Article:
I’m not sure who I will cast my ballot for in November, let alone in the Michigan primary. I have a Bernie sticker on my laptop and a Hillary magnet on my fridge. I am constantly learning more about each candidate, while also balancing my pragmatic feelings from a tactical strategic perspective. This article is not about endorsing a candidate. Sanders and Clinton will both need to produce more convincing evidence to inspire my allegiance.  

Last week, when the results were rolling in and the caucus-goers of Iowa felt a similar split, resulting in only a 0.2 percent win for Hillary Clinton over Bernie Sanders, I felt my tentativeness was justified. Eagerly, I turned to social media to hear how everyone else had reacted to the news. What I stumbled upon was not a united liberal front excited that two candidates had proven viability, furthering the discourse of economic inequalities and women’s rights and looking to expand protections for minority groups. Instead, I found rhetoric barely deserving of that term. It was acrid and not politically engaging or smart. It was a verbal assault on the supporters of Clinton by the supporters of Sanders.

“Bernie Bros,” as certain media outlets have deemed them, are the passionate, often young and often (but not always) male supporters of Sanders. These people are very active on social media, and while many supporters of Sanders have followed his lead in a mostly positive campaign focused on issues of substance, this subset digresses. There are varying degrees of comments sponsored by “Bernie Bros,” from portrayal of all Clinton supporters as robotic, to insisting that Ms. Clinton was vehemently arrogant in her claim of victory at the caucus.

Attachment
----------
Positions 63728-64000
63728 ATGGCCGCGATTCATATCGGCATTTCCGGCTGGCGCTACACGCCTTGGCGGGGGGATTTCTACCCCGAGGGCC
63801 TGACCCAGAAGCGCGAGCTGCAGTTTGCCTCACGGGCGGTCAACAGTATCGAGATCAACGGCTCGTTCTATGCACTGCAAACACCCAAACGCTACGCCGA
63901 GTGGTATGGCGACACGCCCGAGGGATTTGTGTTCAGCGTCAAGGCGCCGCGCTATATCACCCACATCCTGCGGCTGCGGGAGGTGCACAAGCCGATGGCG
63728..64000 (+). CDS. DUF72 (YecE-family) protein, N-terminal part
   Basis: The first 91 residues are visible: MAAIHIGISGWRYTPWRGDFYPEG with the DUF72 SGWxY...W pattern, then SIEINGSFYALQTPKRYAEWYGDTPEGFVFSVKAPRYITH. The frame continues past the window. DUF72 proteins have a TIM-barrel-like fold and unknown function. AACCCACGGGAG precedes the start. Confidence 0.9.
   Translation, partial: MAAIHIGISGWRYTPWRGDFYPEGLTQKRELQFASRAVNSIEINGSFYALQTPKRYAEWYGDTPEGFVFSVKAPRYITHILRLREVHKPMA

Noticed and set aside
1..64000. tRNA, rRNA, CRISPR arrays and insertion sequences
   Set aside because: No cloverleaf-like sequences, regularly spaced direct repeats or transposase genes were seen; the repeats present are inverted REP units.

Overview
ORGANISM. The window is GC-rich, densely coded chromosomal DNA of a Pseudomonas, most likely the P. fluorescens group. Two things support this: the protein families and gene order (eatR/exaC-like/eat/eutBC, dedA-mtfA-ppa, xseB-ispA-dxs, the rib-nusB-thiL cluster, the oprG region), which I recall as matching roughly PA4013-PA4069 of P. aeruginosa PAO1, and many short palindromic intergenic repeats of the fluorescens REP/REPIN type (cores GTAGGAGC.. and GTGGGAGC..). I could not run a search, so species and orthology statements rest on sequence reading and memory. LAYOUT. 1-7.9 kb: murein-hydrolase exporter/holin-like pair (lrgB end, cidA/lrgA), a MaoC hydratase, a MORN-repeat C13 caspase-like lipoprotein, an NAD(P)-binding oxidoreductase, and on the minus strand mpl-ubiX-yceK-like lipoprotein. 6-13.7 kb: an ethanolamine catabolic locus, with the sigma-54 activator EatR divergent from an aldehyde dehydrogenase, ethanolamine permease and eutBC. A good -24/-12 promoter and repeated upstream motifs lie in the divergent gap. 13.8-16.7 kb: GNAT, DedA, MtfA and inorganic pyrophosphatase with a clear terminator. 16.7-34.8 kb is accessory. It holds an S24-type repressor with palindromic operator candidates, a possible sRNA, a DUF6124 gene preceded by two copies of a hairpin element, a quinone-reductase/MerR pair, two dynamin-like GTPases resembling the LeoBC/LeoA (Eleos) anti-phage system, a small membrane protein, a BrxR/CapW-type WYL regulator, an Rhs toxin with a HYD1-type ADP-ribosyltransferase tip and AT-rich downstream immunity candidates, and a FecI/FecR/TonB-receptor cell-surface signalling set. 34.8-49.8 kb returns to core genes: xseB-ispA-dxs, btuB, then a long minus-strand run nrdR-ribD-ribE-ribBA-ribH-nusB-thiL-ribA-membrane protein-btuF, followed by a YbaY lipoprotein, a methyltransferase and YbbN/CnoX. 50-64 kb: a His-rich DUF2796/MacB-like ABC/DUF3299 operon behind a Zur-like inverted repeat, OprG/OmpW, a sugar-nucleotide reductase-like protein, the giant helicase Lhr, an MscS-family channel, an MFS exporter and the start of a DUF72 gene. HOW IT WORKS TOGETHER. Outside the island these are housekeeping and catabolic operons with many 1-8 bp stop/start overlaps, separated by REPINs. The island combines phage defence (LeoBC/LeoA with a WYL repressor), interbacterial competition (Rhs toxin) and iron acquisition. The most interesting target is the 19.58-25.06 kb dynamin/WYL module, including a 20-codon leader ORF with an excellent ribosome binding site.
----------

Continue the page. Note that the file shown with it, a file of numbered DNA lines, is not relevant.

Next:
The Sanders campaign, which employs many people of politically underrepresented backgrounds, has asked its supporters several times to “#FeelTheBern respectfully,” but the damage has already been done.

Clinton has been the brunt of overwhelming amounts of hate in her time as a public official. She has been called every name and criminalized with every action — and some of these characterizations were valid, policy-based criticisms. But why is it that her appearance is constantly policed, while Mr. Sanders is able to show up with his unkempt white hair? Why is it that “likability” is such a huge part of journalism surrounding Ms. Clinton, but people rarely wonder if Bernie is charming enough to be electable?

Then there is the gross meme that implores people to compare Sanders and Clinton on the real issues, which sounds innocuous enough. The format of the meme is such: a text box at the top populated with the issue du jour, photos of the two Democrats side by side, and text boxes below each of their photos stating their respective opinions. Some of them are passively funny, the kind of joke you smirk at out of recognition, not real humor. The thing is, we’re not voting for a president based on their comedic chops. If we were, I think Trump would’ve been ironically instituted as supreme leader already.